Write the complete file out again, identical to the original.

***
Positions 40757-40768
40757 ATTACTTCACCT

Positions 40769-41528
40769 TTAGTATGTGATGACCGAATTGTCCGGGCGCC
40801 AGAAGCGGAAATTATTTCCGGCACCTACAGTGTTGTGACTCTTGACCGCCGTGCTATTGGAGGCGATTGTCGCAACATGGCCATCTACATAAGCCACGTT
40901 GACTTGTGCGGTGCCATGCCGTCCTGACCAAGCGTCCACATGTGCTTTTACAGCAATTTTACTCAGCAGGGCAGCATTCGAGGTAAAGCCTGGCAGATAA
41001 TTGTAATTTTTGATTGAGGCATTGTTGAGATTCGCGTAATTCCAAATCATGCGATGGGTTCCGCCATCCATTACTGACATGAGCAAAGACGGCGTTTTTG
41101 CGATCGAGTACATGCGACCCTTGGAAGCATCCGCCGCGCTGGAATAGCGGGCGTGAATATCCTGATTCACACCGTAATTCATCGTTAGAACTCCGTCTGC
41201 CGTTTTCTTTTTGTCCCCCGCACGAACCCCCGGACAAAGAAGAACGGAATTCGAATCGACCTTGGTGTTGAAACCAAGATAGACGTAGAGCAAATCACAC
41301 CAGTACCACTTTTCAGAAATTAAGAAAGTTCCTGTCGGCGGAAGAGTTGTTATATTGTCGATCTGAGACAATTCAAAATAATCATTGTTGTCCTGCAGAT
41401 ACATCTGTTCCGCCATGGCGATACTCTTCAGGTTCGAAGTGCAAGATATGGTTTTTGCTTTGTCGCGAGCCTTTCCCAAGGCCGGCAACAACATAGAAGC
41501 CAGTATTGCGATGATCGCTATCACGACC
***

Positions 40757-40768
40757 ATTACTTCACCT

Positions 40769-41528
40769 TTAGTATGTGATGACCGAATTGTCCGGGCGCC
40801 AGAAGCGGAAATTATTTCCGGCACCTACAGTGTTGTGACTCTTGACCGCCGTGCTATTGGAGGCGATTGTCGCAACATGGCCATCTACATAAGCCACGTT
40901 GACTTGTGCGGTGCCATGCCGTCCTGACCAAGCGTCCACATGTGCTTTTACAGCAATTTTACTCAGCAGGGCAGCATTCGAGGTAAAGCCTGGCAGATAA
41001 TTGTAATTTTTGATTGAGGCATTGTTGAGATTCGCGTAATTCCAAATCATGCGATGGGTTCCGCCATCCATTACTGACATGAGCAAAGACGGCGTTTTTG
41101 CGATCGAGTACATGCGACCCTTGGAAGCATCCGCCGCGCTGGAATAGCGGGCGTGAATATCCTGATTCACACCGTAATTCATCGTTAGAACTCCGTCTGC
41201 CGTTTTCTTTTTGTCCCCCGCACGAACCCCCGGACAAAGAAGAACGGAATTCGAATCGACCTTGGTGTTGAAACCAAGATAGACGTAGAGCAAATCACAC
41301 CAGTACCACTTTTCAGAAATTAAGAAAGTTCCTGTCGGCGGAAGAGTTGTTATATTGTCGATCTGAGACAATTCAAAATAATCATTGTTGTCCTGCAGAT
41401 ACATCTGTTCCGCCATGGCGATACTCTTCAGGTTCGAAGTGCAAGATATGGTTTTTGCTTTGTCGCGAGCCTTTCCCAAGGCCGGCAACAACATAGAAGC
41501 CAGTATTGCGATGATCGCTATCACGACC